An earlier report, dated February this year, saw yet another Cape Town businessman evicted from his home, which is held by a company. The Constitutional Court dismissed his appeal to place the company in business rescue, as it is already in liquidation.

“SARS will make it costly for those determined to be non-compliant and will oppose vexatious and frivolous litigation up to the highest court in the land,” Kieswetter promises (

“Tax crime, like corruption, is not a victimless crime. It directly affects the poorest of the poor, who are dependent on basic services, including a social security safety net for pensioners, child grants and provision of housing and education.”

And inadvertent errors?

Unintentional errors are treated the same as intentional non-compliance, but SARS considers overall tax behaviour when penalties are determined. It is therefore of utmost importance for tax-payers to use the services of qualified and SARS-registered tax practitioners to submit their tax returns.

Reason for hope

South Africa undoubtedly faces a herculean challenge in getting its economy on track, with global ratings agencies’ threats hanging over us. Calls for President Ramaphosa to move more quickly against corrupt elements that persist in the ANC grow louder and more urgent. Nevertheless, as SARS’ vigilance reveals, processes are underway to restore financial stability.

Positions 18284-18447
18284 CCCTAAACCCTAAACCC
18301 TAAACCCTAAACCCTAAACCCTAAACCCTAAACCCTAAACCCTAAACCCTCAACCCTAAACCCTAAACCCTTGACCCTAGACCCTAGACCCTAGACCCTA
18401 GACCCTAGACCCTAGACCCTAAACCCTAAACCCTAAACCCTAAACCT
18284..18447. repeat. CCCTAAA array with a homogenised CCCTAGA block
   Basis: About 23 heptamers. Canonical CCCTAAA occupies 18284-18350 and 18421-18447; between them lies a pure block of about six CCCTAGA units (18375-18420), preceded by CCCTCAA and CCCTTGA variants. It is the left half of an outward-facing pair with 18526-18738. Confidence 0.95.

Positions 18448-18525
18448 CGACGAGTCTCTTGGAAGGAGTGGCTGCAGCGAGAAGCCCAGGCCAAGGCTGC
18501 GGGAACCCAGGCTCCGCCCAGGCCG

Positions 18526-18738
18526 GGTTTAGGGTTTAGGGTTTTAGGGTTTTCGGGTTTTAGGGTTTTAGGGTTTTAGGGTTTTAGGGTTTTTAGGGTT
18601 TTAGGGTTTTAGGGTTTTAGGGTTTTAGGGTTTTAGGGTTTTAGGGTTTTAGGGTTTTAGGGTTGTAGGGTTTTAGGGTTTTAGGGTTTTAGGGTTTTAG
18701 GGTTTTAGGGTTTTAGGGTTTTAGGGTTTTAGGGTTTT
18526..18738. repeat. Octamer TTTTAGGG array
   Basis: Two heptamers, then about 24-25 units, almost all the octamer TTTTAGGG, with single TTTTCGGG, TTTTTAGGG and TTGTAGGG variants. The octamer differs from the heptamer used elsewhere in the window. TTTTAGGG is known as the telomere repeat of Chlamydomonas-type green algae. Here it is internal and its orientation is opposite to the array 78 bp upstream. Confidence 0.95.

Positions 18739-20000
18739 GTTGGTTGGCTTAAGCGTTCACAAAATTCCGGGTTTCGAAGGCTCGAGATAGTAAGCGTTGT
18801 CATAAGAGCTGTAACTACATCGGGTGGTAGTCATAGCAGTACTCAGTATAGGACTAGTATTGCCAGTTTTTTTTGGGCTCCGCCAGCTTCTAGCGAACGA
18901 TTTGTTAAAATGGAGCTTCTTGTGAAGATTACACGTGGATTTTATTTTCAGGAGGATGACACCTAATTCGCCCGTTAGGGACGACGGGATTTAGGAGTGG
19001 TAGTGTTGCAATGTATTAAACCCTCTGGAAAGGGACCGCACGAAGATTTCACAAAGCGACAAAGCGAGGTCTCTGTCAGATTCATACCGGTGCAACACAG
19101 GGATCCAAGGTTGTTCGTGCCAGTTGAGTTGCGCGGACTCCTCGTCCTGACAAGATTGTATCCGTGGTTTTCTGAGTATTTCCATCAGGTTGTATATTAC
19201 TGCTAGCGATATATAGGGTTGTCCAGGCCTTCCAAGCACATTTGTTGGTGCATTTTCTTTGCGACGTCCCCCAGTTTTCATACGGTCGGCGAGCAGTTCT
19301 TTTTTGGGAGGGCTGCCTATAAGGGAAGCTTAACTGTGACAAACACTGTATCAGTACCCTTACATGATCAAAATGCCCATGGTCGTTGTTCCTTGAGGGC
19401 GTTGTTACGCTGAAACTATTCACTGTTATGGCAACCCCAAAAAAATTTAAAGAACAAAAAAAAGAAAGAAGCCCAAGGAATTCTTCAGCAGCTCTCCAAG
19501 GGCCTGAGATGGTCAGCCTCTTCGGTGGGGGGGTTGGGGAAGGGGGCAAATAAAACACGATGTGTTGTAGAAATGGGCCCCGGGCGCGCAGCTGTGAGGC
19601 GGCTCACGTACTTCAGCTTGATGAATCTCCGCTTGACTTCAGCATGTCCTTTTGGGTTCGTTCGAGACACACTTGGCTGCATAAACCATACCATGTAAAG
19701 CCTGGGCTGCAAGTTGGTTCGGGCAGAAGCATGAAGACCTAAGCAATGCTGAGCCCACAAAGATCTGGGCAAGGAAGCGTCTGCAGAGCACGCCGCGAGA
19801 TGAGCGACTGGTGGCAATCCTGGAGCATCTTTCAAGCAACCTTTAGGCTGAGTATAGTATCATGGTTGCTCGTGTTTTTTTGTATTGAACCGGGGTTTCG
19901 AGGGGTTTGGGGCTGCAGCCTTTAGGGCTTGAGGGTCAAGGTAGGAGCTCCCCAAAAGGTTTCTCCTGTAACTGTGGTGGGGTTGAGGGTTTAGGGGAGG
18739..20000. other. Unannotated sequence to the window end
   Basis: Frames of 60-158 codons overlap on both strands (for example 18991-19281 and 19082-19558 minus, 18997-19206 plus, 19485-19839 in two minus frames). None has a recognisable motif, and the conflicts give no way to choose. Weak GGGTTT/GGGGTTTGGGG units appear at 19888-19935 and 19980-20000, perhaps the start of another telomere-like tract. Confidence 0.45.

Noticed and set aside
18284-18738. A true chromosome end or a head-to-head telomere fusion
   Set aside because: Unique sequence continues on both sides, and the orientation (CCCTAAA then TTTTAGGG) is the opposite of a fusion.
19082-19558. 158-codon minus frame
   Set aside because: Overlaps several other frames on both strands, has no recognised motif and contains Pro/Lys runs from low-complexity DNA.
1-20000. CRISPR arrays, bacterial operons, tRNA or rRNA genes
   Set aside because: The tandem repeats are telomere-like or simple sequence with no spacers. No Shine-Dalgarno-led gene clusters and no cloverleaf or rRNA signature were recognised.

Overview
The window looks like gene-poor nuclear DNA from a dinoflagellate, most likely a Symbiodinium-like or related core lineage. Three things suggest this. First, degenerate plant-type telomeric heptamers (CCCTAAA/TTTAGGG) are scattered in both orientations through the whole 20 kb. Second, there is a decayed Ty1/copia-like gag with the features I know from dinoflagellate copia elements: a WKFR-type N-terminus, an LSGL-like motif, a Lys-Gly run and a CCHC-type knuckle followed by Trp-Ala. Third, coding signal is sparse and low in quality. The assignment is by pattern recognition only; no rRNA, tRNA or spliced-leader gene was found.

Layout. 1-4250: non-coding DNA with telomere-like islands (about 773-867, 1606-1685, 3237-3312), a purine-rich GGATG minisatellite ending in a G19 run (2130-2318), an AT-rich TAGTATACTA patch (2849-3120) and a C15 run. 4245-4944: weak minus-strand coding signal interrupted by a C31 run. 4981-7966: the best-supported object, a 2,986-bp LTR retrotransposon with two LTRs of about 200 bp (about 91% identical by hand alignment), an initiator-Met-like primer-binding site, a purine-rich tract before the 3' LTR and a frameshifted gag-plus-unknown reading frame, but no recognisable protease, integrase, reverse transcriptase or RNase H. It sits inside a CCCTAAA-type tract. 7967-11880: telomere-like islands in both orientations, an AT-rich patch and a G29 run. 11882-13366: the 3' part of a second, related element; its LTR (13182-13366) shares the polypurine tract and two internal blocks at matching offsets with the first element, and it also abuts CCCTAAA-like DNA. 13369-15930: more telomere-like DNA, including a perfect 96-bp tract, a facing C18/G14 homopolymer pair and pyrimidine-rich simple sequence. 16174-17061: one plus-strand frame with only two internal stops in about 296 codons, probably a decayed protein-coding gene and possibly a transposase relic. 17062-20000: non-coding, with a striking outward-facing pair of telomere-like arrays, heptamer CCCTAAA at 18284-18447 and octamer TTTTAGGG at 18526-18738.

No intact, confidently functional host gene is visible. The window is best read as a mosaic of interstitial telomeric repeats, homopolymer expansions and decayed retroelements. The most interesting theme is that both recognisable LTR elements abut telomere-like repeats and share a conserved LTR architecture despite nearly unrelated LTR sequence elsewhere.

Is the Taxman eyeing your donations?

In this article, Charmaine Prout, Director of Chartered Tax, helps us understand the tax implications of donations that we may make – to family, friends or charitable institutions – and guides us on how to make benevolent contributions without having to donate to the Taxman at the same time.

You may have heard of or read those encouragements to give away your treasured items to loved ones or favoured friends before you pass away. That way you get to see them enjoy what once gave you joy, and they get to express their gratitude. A win all round, you might say … but is the taxman also winning?